"The federal government should respect the will of voters and the states' powers to determine their own destiny on drug policy," said Joel Mann, Las Vegas marijuana defense lawyer.
Las Vegas, NV (PRWEB) February 14, 2013
Immediately following his re-election in 2012, President Barack Obama said the government would not prioritize enforcement of federal marijuana laws. "We've got bigger fish to fry," he said to ABC News in December, adding that while he does not support widespread legalization of marijuana "at this point," shifting public opinion and limited government resources may dictate finding a middle ground.
However, since then, federal agents have continued to raid dispensaries run legally under state law, including three on the West Coast last week, according to The Sun ("DEA, police raid three medical marijuana dispensaries plus home in San Bernardino," Feb. 6, 2013). It's time for the President to evolve and stop the assault on states like Nevada that have legalized marijuana, said Joel Mann, Las Vegas drug charges lawyer.
"The President is right to be reconsidering federal drug policy, and the logical place for this thought process to go is to cease federal prosecution of marijuana laws entirely," Mann said. "The President's remarks on ballot initiatives in Washington and Colorado legalizing marijuana indicated that some sort of evolution might be happening. We have yet to see any real policy or enforcement shift on the issue, though. People running dispensaries in Nevada are still under danger of prosecution by the federal government and face arrest by federal agents."
Marijuana remains a Schedule I drug under the Controlled Substances Act, meaning it has high potential for abuse and no recognized medical use — despite study after study showing cannabis' efficacy in pain management with ailments like glaucoma and multiple sclerosis. The Act makes the possession, distribution and trafficking of marijuana illegal.
However, 18 states, including Nevada, have legalized the possession of cannabis for medical purposes, most by voter initiative or referendum. Voters passed Nevada's law, for example, with 65 percent of the vote in 2000. Last November, Colorado and Washington passed new state laws making marijuana legal for recreational use, the first such U.S. laws in the modern era.
The conflict, however, between state law and federal law has caused a rift in which the federal government has had the upper hand so far, Mann said. The federal government has prosecuted those acting legally under state law. Dispensaries, where people seeking legal cannabis may obtain it, have been particularly prone to arrest and prosecution, including many dispensaries in the Las Vegas area. Dispensary owners continue to be prosecuted across the country.
Obama said this disparity has created a "murky area" in the law. Mann, however, said that any ambiguity can easily be cleared: The federal government can stop prosecuting those lawfully obtaining and using marijuana under state law.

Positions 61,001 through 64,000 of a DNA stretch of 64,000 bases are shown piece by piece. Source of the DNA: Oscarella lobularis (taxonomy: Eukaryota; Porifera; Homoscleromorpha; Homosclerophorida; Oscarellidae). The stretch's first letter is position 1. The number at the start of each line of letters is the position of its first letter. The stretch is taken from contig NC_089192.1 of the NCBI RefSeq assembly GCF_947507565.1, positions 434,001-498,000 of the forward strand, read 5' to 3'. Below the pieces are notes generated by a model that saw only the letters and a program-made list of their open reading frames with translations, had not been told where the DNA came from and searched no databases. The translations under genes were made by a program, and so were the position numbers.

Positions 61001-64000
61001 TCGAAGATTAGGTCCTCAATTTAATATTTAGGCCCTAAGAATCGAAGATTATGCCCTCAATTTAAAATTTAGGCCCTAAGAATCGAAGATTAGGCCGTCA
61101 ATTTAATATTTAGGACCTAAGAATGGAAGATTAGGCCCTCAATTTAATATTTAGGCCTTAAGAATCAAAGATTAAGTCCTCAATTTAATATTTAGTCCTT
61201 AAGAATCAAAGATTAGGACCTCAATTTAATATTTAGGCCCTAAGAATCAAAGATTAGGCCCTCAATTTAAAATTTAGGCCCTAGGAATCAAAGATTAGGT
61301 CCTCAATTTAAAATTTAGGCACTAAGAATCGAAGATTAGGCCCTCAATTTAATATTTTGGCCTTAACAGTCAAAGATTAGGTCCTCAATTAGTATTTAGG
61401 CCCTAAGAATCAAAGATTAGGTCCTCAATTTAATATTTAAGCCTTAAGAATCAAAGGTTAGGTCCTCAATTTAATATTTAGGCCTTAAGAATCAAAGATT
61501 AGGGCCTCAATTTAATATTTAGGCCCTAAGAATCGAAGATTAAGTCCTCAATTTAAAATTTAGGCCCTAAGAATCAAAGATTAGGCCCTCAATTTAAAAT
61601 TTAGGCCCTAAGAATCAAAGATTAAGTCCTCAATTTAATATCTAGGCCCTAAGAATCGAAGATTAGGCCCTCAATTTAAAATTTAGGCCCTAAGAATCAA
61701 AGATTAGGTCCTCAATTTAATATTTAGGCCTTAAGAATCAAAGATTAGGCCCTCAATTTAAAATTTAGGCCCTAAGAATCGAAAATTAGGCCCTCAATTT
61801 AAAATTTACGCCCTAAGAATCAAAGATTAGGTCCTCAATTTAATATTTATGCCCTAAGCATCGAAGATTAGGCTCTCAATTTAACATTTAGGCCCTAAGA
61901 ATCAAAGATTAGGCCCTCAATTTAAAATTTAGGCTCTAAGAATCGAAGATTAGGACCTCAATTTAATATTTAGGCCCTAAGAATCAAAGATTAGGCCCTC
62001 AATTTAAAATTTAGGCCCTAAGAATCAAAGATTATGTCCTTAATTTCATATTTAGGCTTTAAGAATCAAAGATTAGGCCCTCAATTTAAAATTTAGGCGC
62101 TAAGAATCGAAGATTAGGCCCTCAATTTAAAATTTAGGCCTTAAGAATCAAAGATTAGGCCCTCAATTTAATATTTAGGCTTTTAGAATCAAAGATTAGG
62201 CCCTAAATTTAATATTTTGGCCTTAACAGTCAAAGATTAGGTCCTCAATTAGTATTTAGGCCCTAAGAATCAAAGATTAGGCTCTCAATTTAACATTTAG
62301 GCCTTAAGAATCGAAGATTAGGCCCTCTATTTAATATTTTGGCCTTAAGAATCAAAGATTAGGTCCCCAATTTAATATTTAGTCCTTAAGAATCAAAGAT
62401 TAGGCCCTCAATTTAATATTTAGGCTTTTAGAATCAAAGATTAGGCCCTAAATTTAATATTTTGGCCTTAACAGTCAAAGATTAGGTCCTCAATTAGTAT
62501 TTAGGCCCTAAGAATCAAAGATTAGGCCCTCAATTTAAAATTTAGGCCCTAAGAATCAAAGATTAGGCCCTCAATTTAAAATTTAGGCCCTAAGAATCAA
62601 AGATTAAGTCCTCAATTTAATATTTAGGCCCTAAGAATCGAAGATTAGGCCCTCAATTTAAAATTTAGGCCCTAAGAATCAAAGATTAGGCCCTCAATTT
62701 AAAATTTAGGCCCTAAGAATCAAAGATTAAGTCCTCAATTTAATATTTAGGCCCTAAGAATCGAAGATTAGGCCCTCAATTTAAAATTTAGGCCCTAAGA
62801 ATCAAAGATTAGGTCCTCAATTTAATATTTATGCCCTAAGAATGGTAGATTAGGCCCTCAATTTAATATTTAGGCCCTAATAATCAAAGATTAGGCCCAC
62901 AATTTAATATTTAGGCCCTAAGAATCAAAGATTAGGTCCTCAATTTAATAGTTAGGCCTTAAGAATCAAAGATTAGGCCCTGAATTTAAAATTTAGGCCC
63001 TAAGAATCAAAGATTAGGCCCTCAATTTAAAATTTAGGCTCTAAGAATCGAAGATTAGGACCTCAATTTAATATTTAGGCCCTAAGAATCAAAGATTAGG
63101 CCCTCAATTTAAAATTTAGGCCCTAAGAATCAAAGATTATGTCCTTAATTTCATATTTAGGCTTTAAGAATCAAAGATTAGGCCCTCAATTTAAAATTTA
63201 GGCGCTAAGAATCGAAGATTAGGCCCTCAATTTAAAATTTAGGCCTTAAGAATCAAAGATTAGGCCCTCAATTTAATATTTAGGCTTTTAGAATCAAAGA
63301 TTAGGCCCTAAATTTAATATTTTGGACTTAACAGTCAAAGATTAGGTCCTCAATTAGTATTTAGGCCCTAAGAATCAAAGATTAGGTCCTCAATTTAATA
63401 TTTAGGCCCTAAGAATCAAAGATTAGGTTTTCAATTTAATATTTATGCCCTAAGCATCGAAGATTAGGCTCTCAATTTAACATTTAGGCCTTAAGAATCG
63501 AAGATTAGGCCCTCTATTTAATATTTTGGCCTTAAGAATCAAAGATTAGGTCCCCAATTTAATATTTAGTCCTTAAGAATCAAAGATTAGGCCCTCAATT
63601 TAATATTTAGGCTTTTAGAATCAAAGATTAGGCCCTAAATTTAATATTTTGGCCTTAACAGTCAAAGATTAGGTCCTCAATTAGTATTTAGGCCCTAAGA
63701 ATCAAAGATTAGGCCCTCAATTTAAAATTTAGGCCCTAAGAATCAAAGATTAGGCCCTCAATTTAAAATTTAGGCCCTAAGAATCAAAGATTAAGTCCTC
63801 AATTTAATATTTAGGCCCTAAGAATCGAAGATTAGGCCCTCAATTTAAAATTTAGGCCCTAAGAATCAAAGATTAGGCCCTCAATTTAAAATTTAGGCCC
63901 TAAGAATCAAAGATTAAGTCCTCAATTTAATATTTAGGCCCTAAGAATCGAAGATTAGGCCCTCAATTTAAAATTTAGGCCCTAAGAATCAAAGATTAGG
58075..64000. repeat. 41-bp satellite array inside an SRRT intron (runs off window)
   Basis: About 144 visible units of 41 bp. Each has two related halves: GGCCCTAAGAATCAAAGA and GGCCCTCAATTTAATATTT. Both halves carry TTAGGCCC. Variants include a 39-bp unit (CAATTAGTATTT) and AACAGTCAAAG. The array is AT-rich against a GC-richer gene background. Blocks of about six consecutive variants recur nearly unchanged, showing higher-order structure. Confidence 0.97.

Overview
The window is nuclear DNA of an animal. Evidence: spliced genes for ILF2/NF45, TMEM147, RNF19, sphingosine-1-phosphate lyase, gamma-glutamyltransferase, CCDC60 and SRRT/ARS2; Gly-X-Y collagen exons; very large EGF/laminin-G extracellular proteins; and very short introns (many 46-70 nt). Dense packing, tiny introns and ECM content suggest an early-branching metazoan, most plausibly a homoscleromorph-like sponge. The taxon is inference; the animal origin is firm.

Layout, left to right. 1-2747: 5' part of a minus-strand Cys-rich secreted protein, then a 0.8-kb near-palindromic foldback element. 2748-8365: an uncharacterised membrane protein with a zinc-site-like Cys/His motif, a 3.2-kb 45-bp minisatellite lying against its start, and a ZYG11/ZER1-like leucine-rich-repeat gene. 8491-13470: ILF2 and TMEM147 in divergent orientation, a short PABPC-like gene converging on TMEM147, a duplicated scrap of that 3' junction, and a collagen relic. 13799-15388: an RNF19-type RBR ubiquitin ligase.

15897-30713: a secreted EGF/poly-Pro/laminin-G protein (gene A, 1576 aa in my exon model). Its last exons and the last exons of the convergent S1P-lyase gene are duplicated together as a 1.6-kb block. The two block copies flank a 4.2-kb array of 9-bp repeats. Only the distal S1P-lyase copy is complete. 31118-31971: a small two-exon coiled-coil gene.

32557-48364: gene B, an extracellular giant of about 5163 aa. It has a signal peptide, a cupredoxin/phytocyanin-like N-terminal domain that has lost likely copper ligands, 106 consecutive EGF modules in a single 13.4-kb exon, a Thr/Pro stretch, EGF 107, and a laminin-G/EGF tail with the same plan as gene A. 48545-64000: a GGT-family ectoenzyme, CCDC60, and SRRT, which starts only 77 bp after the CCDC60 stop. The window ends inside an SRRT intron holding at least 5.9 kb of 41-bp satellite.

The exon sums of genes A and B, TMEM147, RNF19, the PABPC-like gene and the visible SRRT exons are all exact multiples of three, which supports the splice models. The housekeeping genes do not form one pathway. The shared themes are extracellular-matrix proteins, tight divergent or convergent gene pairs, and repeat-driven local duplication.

"The decision of what substances should and will be prohibited is better left to the states," said Mann, Las Vegas marijuana lawyer. "Voters in Nevada and 17 other states have decided that cannabis, a natural substance with negligible physiological dangers and significant medicinal purposes, does not warrant prohibition for medical purposes. States other than Colorado and Washington, including Nevada, may decide possession or sale of marijuana does not merit criminal prosecution for recreational purposes.'
"The federal government should respect the will of voters and the states' powers to determine their own destiny on drug policy," Mann said.
The political momentum is there for ceasing marijuana prosecution, Mann said. In a December Gallup poll, 64 percent of those polled said the federal government should not make efforts to enforce federal marijuana prohibition laws in states where voters decided to legalize. Petitions on the White House's official website to halt federal marijuana prosecution reached nearly seven times the threshold of signatures necessary to warrant a response, prompting Office of National Drug Control Policy Director Gil Kerlikowske to post a letter pointing to the President's ABC News interview Jan. 8.
In the interview, Obama said he remains opposed to pot legalization, but left the door opening for further consideration.
"There is nothing wrong with carefully reviewing policy and, upon reflection, changing your position," Mann said. "Taking into consideration the grotesque failure of the so-called War on Drugs, the President certainly has adequate evidence to show federal policy on drugs, like marijuana, has failed, and it's time to allow states to determine their own laws on controlled substances."
Joel Mann is a Las Vegas criminal defense attorney who defends those accused of drug charges, including possession, distribution and trafficking. He also represents clients accused of DUI, solicitation or other criminal charges.